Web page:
INDIANAPOLIS, Ind. – All things considered, Devin Funchess and Pierre Desir find themselves in the right place at the right time of their careers.
That would be as part of what might be a return-to-prominence movement with the Indianapolis Colts.
Each had the opportunity to peruse the NFL landscape earlier this week and determine if there was a better opportunity, perhaps more money and stronger financial security for his family.
Funchess was a second-round pick of Carolina in 2015 who spent four inconsistent seasons with the Panthers before being in position to gauge the interest elsewhere. He declined to elaborate on the level of interest he encountered, but made it clear he was at peace with his one-year contract with the Colts that could be worth as much as $13 million.
“I picked Indy because I felt as if the team was ready to go to that next level and I felt as if my abilities could help take us to the Super Bowl,’’ Funchess said Thursday in a conference call.
He noticed from afar last season as the Colts followed the lead of Andrew Luck, who was the catalyst as the team posted a 10-6 record and earned a wild-card playoff berth. Indy suffered through a 4-12 finish in 2017 as Luck missed the season with his right shoulder issues.
“What I did watch was he came back from a hell of a shoulder surgery and he came back and did what he was supposed to do for the team,’’ Funchess said. “I am just here to contribute and make sure we get to that next level and get that Super Bowl ring.
“That is my main goal. I believe Andrew Luck is ready and everybody else on the team is ready.’’
Likewise, Desir weighed his options on the open market before deciding he already was where he should be. He was projected as one of the top cornerbacks in free agency and reportedly received interest from, among others, Miami and San Francisco.
“For me it was everything – the fans, the city, the players, the coaches and the organization,’’ said Desir, who accepted a three-year deal from Indy with a maximum value of $25 million. “Everyone just welcomed me in since day 1 when I came in from being cut from Seattle.
“They brought me in as a family and embraced me as such. That is something I always took to heart.’’
The Colts claimed Desir off waivers from Seattle in September 2017. It was the latest career hurdle he had to deal with. After becoming the first Lindenwood University product to be drafted in 2014 (round 4 by Cleveland), he would endure being waived by the Browns, San Diego Chargers and Seattle before finding stability in Indy.
“This is where I called home and this is definitely somewhere that I wanted to return,’’ he said. “I’m just thankful that I’m able to come back.’’
The Colts know what they have in Desir. He appeared in all 18 games last season, starting 14, and quickly warmed to coordinator Matt Eberflus’ scheme. He was at his absolute best in two late-seasons wins at Houston – one in the regular season, the other in the first round of the playoffs – when he was instrumental in neutralizing DeAndre Hopkins, the Texans’ standout receiver.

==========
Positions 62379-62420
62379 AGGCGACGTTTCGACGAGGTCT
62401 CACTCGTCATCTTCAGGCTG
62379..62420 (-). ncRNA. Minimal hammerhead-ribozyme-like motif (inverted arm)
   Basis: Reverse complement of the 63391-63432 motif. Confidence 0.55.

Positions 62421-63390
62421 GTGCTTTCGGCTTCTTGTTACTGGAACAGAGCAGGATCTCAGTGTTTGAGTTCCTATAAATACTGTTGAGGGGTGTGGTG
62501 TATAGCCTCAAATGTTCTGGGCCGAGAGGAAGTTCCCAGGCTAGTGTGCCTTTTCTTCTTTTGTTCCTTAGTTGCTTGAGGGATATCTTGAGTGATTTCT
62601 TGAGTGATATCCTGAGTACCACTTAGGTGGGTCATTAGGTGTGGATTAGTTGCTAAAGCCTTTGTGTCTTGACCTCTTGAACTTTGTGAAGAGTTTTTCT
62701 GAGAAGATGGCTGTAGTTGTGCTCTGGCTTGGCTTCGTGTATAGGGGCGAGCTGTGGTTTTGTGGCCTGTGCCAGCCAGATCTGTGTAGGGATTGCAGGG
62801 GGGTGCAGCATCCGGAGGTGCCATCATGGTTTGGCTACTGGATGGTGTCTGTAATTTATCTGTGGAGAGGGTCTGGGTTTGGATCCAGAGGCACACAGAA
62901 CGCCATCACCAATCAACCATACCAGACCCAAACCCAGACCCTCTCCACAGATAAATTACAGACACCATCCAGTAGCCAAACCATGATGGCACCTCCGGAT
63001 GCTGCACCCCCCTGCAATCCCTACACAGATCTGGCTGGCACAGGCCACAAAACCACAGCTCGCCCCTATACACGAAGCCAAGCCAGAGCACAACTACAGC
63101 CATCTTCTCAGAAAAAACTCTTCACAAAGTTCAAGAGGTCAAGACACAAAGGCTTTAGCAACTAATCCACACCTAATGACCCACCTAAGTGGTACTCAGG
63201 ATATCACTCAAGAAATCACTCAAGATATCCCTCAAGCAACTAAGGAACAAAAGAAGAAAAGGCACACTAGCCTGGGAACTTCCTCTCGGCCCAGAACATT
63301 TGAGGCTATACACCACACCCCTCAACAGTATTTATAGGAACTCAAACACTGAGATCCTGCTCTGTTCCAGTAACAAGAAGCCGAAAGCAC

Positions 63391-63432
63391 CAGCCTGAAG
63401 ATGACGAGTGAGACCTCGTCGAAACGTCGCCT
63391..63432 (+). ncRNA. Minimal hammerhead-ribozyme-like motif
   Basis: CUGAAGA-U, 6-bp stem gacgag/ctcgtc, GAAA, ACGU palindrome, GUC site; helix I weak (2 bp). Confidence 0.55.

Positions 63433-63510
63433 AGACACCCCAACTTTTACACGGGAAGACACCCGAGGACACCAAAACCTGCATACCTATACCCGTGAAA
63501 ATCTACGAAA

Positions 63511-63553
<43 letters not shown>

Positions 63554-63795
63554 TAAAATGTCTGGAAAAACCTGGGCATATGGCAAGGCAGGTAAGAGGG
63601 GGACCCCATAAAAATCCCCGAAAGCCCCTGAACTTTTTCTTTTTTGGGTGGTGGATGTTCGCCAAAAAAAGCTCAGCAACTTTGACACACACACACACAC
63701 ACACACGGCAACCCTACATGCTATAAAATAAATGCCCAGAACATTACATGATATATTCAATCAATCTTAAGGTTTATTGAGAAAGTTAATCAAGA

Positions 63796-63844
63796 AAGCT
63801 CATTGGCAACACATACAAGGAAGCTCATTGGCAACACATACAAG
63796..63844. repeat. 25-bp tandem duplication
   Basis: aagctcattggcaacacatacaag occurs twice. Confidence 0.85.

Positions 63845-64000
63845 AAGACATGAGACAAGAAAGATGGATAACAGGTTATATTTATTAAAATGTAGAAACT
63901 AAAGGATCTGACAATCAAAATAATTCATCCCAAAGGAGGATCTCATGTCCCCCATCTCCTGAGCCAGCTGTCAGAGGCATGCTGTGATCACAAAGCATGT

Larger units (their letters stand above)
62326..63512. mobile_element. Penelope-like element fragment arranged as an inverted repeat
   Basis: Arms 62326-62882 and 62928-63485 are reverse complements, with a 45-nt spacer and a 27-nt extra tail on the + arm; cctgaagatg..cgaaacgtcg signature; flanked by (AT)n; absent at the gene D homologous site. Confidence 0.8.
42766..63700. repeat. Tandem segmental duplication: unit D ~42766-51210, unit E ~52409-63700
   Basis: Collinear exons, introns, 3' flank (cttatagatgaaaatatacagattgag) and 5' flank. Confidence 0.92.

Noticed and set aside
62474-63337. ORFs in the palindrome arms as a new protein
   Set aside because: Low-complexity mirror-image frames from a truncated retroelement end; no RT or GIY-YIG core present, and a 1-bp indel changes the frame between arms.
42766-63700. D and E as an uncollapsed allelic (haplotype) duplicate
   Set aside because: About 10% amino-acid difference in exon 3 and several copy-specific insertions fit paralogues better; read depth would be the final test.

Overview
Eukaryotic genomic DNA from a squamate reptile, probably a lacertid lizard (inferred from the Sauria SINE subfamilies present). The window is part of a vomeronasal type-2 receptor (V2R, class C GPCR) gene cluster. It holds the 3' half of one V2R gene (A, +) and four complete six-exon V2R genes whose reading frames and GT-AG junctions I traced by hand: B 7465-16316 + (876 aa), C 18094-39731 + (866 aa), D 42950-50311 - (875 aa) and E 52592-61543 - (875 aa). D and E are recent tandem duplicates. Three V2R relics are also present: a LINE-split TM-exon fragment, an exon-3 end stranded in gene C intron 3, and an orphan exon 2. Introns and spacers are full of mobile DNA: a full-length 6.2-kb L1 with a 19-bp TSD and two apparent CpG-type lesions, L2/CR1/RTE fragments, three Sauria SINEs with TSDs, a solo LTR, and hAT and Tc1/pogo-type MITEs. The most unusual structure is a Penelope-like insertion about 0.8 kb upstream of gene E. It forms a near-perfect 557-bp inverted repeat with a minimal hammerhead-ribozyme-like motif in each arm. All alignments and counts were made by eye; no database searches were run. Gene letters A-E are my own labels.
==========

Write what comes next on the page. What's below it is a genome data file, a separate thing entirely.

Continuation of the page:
“This scheme allows everyone just to play fast and react,’’ he said. “We pride ourselves on hustling to the ball and attacking the ball. For a defensive back, when you’re able to not think as much and just be able to react to the play and react to what you see, it makes your job a lot easier.’’
With Funchess, there’s still a bit of uncertainty despite the hefty short-term investment. He generated 161 receptions, 2,233 yards and 21 touchdowns in 61 games with the Panthers and possesses intriguing size at 6-4 and 225 pounds, but also had issues with dropped passes.
According to Pro Football Focus, Funchess averaged nearly one drop for every eight catchable targets. Over the last four seasons, that ranked fourth-worst in that category among 92 receivers who were targeted at least 150 times.
In his four years in Carolina, Funchess’s 161 receptions came on 311 targets, a 51.8 completion rate.
He was in no mood to dwell on his “drops’’ reputation, including those that occurred last season.
“I don’t even remember last season,’’ he said. “Today is March 14 I believe. So I am not worried about all of that and I am ready to go. All of that stuff is in the past. I don’t live in the past. I live for today.
“So I am going to try my best. Every time that ball comes to me, I am going to try my best to catch that ball and go do something with it. So as of the drops, don’t worry about that. It’s another year. It’s 2019. I am with the white and blue and we are ready to go.’’
Drops plagued the Colts at times last season, but coach Frank Reich insisted he “can live with a few of those’’ when he was asked at the NFL Scouting Combine about a draft prospect who might have a reputation for dropping passes.
“I’m not afraid of a few drops,’’ he said. “But if you use the word an inordinate amount of drops, I would be concerned . . . but I would like to balance the drops with big-play production.
“Sometimes there are some really big-time players who make a lot of plays who are going to have some drops. I think I can live with a few of those. You can’t live with an inordinate amount, then they have to come down the board.’’